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Confronting the demands of a deliberative public sphere with media constraints

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  • Kleinschmit, Daniela
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    The main aim of this paper is to investigate and discuss the applicability of a normative meta-theory on empirical research. This is done by confronting the demands of a deliberative public sphere with assumptions resulting from media theory and discussing it on the basis of exemplary cases from environmental and forest policy cases. A core concept of this paper is Jürgen Habermas' notion of a deliberative discourse in the public sphere, where the essential elements for a democratic ideal are openness to speakers from the periphery of the political system, a discursive communication flow and a public consensus or a result supported by the majority. Since today's political public sphere mostly comprises the media public these elements are confronted with the constraints of the media. Theoretical approaches of media studies as well as empirical examples of debates on forest, agricultural and environmental policies in the media corroborates that the media lacks the function of deliberation. Nevertheless, normative demands allow empirical findings to be interpreted relative to expectations. Applying the theoretical concept of a deliberative democracy to the empirical cases of forest, agriculture or environmental policy already serves as a first step toward awareness of deliberation in public communication. It not only can exemplify the gap between normative ideals and the empirical approach but it highlights the degree of “grey” between the static poles of black or white used in entitling processes as deliberative or not deliberative.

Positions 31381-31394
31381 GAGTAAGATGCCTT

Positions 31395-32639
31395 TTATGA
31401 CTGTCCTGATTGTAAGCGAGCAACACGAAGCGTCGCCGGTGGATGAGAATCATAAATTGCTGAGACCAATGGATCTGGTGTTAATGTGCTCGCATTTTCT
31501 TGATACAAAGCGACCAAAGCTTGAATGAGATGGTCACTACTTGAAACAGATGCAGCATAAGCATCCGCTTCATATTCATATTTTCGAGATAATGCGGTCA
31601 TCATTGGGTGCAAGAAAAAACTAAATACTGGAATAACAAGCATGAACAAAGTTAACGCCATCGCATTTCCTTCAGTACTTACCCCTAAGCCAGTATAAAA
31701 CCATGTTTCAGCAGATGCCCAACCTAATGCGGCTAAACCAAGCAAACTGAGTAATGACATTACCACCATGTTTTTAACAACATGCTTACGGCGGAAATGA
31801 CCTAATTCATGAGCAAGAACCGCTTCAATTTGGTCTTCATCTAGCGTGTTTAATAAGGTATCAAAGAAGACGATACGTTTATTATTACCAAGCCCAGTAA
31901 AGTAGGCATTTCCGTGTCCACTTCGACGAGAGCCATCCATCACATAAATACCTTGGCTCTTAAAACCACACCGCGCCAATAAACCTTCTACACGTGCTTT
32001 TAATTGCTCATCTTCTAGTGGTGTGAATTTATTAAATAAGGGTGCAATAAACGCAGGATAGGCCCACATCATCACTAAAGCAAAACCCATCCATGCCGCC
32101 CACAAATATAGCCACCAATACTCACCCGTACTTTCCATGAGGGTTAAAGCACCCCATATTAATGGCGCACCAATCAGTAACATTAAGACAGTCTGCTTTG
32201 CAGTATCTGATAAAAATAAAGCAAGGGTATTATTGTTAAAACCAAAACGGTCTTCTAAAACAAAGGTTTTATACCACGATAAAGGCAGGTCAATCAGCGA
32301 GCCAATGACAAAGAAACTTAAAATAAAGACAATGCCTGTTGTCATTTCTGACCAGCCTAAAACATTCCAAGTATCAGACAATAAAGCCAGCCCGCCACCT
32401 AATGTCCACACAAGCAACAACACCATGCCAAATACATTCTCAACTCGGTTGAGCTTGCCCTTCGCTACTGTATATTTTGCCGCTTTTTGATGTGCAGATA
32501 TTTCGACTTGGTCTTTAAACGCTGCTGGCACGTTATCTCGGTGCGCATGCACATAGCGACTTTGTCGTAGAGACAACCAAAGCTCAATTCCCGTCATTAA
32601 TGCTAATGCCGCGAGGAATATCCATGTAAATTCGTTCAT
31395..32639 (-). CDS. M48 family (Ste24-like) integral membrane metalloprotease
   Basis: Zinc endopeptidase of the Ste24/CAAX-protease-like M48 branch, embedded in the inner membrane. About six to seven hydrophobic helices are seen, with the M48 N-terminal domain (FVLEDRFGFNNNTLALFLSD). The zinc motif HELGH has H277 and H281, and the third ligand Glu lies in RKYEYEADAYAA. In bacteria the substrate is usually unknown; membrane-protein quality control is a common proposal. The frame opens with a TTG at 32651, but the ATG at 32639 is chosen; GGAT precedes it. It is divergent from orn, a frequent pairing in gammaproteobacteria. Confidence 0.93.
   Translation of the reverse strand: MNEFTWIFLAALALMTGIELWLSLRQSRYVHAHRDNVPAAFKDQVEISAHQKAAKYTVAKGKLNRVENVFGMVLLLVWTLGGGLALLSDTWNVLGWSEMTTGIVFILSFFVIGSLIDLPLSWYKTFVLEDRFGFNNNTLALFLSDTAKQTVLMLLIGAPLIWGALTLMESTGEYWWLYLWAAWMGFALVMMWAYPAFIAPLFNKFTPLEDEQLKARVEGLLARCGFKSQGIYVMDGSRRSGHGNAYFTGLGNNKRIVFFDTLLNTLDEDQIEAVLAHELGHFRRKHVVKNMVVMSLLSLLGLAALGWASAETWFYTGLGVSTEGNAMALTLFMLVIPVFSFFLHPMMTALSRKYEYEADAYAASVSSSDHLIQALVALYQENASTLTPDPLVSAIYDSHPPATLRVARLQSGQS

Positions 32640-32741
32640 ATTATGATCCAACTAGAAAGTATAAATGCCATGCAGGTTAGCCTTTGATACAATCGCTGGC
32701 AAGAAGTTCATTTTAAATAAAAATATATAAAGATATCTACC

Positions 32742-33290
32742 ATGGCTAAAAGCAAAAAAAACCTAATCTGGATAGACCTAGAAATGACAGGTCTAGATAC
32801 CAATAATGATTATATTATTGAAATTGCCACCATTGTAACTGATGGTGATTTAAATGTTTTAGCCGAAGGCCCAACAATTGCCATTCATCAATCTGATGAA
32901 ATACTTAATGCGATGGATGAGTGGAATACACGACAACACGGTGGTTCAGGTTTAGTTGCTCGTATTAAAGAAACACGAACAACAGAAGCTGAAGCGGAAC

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    Article provided by Elsevier in its journal Forest Policy and Economics.

    Volume (Year): 16 (2012)
    Issue (Month): C ()
    Pages: 71-80

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    Handle: RePEc:eee:forpol:v:16:y:2012:i:c:p:71-80
    DOI: 10.1016/j.forpol.2010.02.013
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    1. Clive L Spash, 2001. "Broadening democracy in environmental policy processes," Environment and Planning C: Government and Policy, Pion Ltd, London, vol. 19(4), pages 475-481, August.
    2. Leskinen, Leena A., 2004. "Purposes and challenges of public participation in regional and local forestry in Finland," Forest Policy and Economics, Elsevier, vol. 6(6), pages 605-618, October.
    3. Appelstrand, Marie, 2002. "Participation and societal values: the challenge for lawmakers and policy practitioners," Forest Policy and Economics, Elsevier, vol. 4(4), pages 281-290, December.
    4. Primmer, Eeva & Kyllonen, Simo, 2006. "Goals for public participation implied by sustainable development, and the preparatory process of the Finnish National Forest Programme," Forest Policy and Economics, Elsevier, vol. 8(8), pages 838-853, November.
    5. Bengston, David N. & Potts, Robert S. & Fan, David P. & Goetz, Edward G., 2005. "An analysis of the public discourse about urban sprawl in the United States: Monitoring concern about a major threat to forests," Forest Policy and Economics, Elsevier, vol. 7(5), pages 745-756, August.
    6. Dan Bloomfield & Kevin Collins & Charlotte Fry & Richard Munton, 2001. "Deliberation and inclusion: vehicles for increasing trust in UK public governance?," Environment and Planning C: Government and Policy, Pion Ltd, London, vol. 19(4), pages 501-513, August.
    7. Aasetre, Jorund, 2006. "Perceptions of communication in Norwegian forest management," Forest Policy and Economics, Elsevier, vol. 8(1), pages 81-92, January.
    8. John Parkins, 2006. "De-centering environmental governance: A short history and analysis of democratic processes in the forest sector of Alberta, Canada," Policy Sciences, Springer;Society of Policy Sciences, vol. 39(2), pages 183-202, June.
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